Every year, Heather Hamilton and Sonya Lerma run the Rock ’n’ Roll San Antonio half-marathon in two hours and 30 minutes – or just about.

“We are on the money,” Lerma said. “We have been for the last five or six years. We are at like 2:28, 2:29. We’re right on the money. It’s super impressive.”

Lerma and Hamilton are “pacers” for the race, which means they provide runners a general idea of how fast they should be running to finish the half-marathon in two hours and 30 minutes. On Sunday morning, they each held a sign marked “2:30” to let racers know whom to follow to maintain that pace. While Hamilton wore a “We Run San Antonio” tank top, Lerma wore one that said “Just Here For The Party,” matching six of her friends. One member of their group wore a purple shirt emblazoned with gold letters: “The Party.”

“She’s the party!” Lerma said, pointing at her friend Claudia Ramirez. “It’s her birthday today.”

Lerma and Hamilton are two of the race’s most popular pacers, according to Edgar Gonzalez, owner of We Run San Antonio. He coordinates the pacers for the Humana Rock ’n’ Roll San Antonio Marathon & ½ Marathon every year and said he gets positive feedback about Lerma and Hamilton each time.

“The people that run with them love it because they talk with the runners, try to motivate them,” Gonzalez said. “It’s a good way for people to connect because you get people that come from out of town and don’t know anybody.”

Lerma said the key to making the race a fun one is welcoming everyone.

“We want everyone to join us and we literally talk to everybody,” she said.

The Rock ’n’ Roll races – a 5K, 10K, half-marathon, half-marathon relay, and marathon – welcomed more than 18,000 runners over Saturday and Sunday, race spokesman Ryan Lobato said.

The half-marathon is by far the most popular event each year, he added.

Hamilton taped a small note card to the stick of her sign with a list of how many miles they should have run at certain periods of time, which she monitored with her wrist tracker. Not only are pacers the cheerleaders and coaches for racers, they also serve as listeners, Hamilton said.

“A lot of them share with us how they started,” she said. “You hear a lot of stories from other people what got them to start running and or why they chose to run the half-marathon. … And that’s one good thing about running: it almost serves as therapy in a way.”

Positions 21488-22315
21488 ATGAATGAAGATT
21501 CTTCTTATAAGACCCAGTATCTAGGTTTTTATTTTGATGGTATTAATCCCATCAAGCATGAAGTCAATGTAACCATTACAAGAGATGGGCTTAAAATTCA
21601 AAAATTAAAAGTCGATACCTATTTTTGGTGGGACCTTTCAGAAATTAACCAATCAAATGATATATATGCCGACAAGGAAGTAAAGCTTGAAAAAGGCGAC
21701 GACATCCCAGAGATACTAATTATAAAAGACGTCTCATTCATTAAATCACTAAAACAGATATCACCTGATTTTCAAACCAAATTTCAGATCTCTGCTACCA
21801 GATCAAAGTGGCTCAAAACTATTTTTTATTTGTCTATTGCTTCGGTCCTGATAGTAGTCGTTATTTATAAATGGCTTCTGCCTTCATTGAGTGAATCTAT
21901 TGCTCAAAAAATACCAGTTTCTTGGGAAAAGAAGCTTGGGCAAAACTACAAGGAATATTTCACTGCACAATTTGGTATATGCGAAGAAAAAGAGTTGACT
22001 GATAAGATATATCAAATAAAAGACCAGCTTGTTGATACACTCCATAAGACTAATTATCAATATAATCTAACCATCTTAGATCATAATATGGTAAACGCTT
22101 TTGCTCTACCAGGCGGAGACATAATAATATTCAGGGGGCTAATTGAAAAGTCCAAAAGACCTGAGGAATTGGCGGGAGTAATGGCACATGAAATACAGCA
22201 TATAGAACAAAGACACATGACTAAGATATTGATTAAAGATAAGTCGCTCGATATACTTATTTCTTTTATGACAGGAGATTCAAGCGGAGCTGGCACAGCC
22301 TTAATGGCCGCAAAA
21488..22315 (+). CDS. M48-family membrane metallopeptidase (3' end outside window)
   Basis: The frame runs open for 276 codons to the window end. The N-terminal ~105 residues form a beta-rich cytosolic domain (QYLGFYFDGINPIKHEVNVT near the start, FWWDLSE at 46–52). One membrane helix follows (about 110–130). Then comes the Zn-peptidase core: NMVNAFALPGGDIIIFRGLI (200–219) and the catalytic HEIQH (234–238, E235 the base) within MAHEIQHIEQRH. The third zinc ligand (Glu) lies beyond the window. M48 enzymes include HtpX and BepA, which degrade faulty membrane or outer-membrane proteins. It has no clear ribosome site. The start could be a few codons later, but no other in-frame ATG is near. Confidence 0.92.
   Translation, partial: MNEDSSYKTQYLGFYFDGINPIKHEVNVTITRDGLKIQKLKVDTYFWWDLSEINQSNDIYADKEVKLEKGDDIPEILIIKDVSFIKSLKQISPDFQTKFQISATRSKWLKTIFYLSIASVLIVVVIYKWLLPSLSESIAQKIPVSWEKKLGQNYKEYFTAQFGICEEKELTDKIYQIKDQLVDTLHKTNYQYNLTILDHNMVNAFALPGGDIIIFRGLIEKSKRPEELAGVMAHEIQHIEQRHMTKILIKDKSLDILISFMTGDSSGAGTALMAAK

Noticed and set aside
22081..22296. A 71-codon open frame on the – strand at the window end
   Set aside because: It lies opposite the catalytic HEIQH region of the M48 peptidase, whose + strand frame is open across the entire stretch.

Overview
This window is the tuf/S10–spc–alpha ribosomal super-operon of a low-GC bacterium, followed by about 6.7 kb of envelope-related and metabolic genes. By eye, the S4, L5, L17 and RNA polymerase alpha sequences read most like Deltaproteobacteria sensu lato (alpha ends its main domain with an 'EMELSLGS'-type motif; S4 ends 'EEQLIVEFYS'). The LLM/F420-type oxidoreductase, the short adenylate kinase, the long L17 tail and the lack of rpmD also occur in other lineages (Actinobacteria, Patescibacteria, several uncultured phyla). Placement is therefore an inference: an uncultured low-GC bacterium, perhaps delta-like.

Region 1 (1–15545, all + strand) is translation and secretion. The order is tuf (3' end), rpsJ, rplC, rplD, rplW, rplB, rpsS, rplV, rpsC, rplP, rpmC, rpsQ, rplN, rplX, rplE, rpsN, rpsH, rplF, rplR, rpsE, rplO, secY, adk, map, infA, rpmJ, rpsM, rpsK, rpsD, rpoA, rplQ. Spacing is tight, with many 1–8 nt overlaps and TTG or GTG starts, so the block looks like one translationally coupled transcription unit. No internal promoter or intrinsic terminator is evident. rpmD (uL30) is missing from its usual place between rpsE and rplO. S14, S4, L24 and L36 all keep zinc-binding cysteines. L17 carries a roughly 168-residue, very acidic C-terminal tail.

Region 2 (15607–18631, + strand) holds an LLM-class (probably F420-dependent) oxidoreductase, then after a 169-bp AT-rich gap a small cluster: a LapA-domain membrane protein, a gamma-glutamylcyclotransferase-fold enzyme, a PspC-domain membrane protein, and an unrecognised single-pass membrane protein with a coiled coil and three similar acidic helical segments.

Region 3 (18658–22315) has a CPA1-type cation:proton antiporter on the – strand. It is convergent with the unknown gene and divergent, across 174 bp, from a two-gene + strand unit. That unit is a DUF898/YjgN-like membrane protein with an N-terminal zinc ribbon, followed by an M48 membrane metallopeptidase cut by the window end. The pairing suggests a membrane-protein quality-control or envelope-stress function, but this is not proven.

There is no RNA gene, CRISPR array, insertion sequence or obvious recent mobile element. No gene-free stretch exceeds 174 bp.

Hamilton started running long-distance races after she met Gonzalez nearly 10 years ago through the American Cancer Society Determination program, which signs people up to run races to raise money for the cancer-fighting organization. Hamilton was diagnosed with thyroid cancer in 2010 and trained as a way to stay healthy and have some control over her body, she said.

“I wanted to be able to control what I could control and to prove that I could do whatever I wanted,” Hamilton said. “I was raising money to help the fight against cancer and then fighting my own. That’s what really got me into running, to prove to myself that I could still do whatever I wanted regardless of what life throws at you. And I just haven’t stopped since.”

Hamilton runs three to four times a week. She uses her runs to either spend time with friends who run with her or have some alone time.

“When you have running buddies you get to talk things out when you’re running,” she said. “And if I run by myself, it’s kind of like my meditation time … just to kind of get out there and leave things on the road and come back and be refreshed.”

Hamilton has been pacing the half-marathon for seven years now. Lerma started running marathons in 1998 and has been pacing the Rock ’n’ Roll half-marathon since the race started in 2008. On Sunday, her pace sign was decorated with silver tinsel, a shiny marker for runners to follow. She returns to the race each year not only because she loves running but because she loves encouraging others to finish their own races.

“I like helping others achieve a goal,” Lerma said. “It’s gratifying to me.”

Though Lerma and Hamilton have been pacing the half-marathon together since 2012, they see each other only once a year on race day and catch up with each other then. During the rest of the year, Lerma runs with a group of women who travel to different cities for different races. In 2019, Lerma ran 30 races all over the country, she said.

“I’ve met a lot of friends running,” Lerma said. “So it’s kind of a social thing as well. And I’ve gained some really good friends that I’ve had for 20 years. As an adult, how many people can say that every year I meet new people?”

Jackie Wang is a general assignment reporter at the Rivard Report.

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